- Brief summaryRationale: CF lung disease starts mostly in the first year of life. Traditionally, pulmonary function tests (PFTs) have an important place in the monitoring of CF lung disease. A major disadvantage of PFTs is that they are not very sensitive to localized structural changes. CT is the most sensitive technique to detect structural lung changes in CF. In over 50% of the patients there was discordance between longitudinal changes obtained from CT and from the PFTs. The most relevant information obtained from CT is the detection and progression of bronchiectasis. The second important early morphological change that can be observed on CT is trapped air. A major disadvantage of CT is that is exposes the patient to ionising radiation. Therefore, the use of CT in CF is restricted to one examination every two years. Proton-Magnetic Resonance imaging (proton-MRI) was introduced in the Sophia in 2006 to fill in the gap between the bi-annual CT evaluations. With proton-MRI central bronchiectasis and atelectasis can be well tracked. Unfortunately, the detection of peripheral bronchiectasis and trapped air is of relatively poor quality. Fortunately, trapped air on proton–MRI of the chest can be visualized by looking at lung perfusion since persisting hypoventilation of areas of the lung result in matched hypo perfusion. Hypo perfusion is an even more relevant finding than trapped air since it identifies areas of the lung that do not contribute to gas diffusion. Lung perfusion can be visualized by MRI using intravenously injected contrast agent Gadolinium (Gd). Gd is considered a safe contrast agent that has been used on a large scale since the early nineties. For this reason it has been introduced in the routine follow up in CF patients.


Objective:
Primary Objective:
To asses whether Gd-MRI is a feasible and sensitive technique to monitor the distribution and volume of lung hypo perfusion in patients with CF and to compare the distribution and volume of hypo perfusion on expiratory contrast enhanced Gd-MRI to the areas of trapped air on the routine proton MRI. When this is the case Gd-MRI will be added as a routine to the MRI protocol used in CF patients.
Secondary objectives:
To compare the distribution and volume of hypo perfusion on expiratory Gd-MRI with the distribution and volume of trapped air on expiratory chest CT made in the previous year.
To compare the distribution and volume of hypo perfusion on expiratory contrast enhanced Gd-MRI to PFTs parameters of peripheral airway disease (FEF75, FEF25-75, LCI).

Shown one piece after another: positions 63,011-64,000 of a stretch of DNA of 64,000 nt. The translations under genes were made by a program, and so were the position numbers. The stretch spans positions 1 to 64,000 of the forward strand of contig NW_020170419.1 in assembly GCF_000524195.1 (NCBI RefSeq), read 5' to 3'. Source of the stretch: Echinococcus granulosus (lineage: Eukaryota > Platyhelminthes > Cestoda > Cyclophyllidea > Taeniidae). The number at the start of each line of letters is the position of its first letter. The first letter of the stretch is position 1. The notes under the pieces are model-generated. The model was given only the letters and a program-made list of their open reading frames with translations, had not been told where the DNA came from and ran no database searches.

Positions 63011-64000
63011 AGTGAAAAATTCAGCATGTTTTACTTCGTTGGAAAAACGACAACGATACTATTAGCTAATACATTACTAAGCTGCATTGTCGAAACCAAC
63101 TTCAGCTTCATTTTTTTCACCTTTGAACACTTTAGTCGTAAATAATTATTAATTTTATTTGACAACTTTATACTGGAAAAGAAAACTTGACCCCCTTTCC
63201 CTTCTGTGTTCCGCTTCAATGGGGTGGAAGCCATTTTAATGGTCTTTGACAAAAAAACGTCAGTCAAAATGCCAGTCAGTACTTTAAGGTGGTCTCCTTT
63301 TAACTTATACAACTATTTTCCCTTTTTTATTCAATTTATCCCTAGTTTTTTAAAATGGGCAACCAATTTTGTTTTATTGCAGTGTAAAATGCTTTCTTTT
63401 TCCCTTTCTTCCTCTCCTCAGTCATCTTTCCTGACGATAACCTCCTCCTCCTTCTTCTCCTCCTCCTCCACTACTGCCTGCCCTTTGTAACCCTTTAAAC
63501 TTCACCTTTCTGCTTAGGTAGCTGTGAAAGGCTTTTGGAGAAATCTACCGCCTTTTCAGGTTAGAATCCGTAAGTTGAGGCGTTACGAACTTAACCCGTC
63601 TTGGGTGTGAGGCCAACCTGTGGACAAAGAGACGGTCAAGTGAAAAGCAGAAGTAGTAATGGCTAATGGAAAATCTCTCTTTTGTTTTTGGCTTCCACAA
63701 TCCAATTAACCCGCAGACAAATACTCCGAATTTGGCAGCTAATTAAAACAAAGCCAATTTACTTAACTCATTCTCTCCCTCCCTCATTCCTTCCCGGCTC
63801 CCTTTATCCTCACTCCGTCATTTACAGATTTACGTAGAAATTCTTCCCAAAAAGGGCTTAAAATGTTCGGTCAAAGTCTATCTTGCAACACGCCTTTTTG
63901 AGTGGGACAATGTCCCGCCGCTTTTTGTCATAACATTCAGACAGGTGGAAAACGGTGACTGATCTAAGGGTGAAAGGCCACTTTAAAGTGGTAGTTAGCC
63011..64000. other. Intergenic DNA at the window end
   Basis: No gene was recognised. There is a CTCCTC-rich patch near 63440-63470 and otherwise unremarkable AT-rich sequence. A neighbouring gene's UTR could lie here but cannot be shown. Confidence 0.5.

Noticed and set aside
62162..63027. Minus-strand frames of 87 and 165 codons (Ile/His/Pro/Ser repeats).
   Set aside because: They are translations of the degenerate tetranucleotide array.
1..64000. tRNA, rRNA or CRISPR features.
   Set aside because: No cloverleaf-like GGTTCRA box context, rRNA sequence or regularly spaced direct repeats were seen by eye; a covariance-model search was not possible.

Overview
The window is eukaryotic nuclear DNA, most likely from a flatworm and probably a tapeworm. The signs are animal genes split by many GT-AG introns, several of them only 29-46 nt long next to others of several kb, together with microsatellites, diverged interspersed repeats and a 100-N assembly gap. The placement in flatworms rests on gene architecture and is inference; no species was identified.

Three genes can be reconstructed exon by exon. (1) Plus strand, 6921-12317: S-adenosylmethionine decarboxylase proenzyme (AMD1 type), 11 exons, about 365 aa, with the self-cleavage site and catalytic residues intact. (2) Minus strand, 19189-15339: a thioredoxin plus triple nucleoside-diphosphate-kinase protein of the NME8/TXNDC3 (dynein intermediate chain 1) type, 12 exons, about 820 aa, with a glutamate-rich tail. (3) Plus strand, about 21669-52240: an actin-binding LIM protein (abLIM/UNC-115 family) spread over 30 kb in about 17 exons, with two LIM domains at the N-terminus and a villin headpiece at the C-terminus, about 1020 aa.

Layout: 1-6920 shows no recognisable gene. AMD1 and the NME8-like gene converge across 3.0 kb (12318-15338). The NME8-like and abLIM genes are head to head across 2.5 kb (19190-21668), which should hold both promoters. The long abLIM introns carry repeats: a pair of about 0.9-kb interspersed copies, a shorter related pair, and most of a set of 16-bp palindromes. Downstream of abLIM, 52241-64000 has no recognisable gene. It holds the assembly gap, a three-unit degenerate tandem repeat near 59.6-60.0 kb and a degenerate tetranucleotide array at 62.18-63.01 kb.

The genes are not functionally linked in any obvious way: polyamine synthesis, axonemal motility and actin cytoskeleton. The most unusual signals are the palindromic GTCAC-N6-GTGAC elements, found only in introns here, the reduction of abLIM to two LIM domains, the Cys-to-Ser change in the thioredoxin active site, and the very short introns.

Hypothesis: We hypothesize that with Gd-MRI inhomogeneity of lung perfusion can be readily identified and that these areas match areas of trapped air as visualized by proton-MRI and CT.


Study design: This will be a two-year cohort study. Patients who are scheduled for their routine bi-annual proton-MRI will be informed about the study at least 3 weeks before the annual examination. Informed consent will be requested. Instruction of the routine breathhold maneuvers will be exercised during the routine visit 3 months prior to the MRI. On the day of the MRI breath hold maneuvers will be shortly rehearsed. The routine annual blood withdrawal will be done after insertion of a peripheral catheter. Next the peripheral catheter will be flushed using a low strength heparin solution. Finally, the patient will have their routine proton-MRI and a Gd-MRI.
Study population: A cohort of 30 consecutive patients with CF between 6 and 18 years of age who are scheduled for their routine annual proton-MRI.
Intervention (if applicable): All patients will have an infusion of the contrast agent Gd. Main study parameters/endpoints: The ability of the radiologist and CF team to identify areas of the lung that are hypo perfused on the Gd-MRI relative to the proton-MRI.
Secondary study parameters/endpoints.
The distribution and volume of hypo perfused lung on the expiratory Gd-MRI will be compared to the distribution of trapped air on the expiratory proton-MRI and with the expiratory chest CT made in the previous year. This will be done using a semi-quantitative scoring system. The hypo perfusion score on expiratory contrast enhanced Gd-MRI will be correlated to the score for trapped air on the MRI, to the CT of the year before and to lung function parameters sensitive to peripheral airway disease (FEF75, FEF25-75, LCI).
In addition, the feasibility of the Gd-MRI protocol will be evaluated. Indicators will be total duration of examination time. Number of completed Gd-MRI examinations as percentage of total number of performed Gd-MRI examinations. Number of successful venous catheter insertions. Side-effects of Gd infusion in this CF patient group especially incidence of complications such as allergic reactions.
- Main changes (audit trail)
- RECORD17-sep-2007 - 6-mrt-2008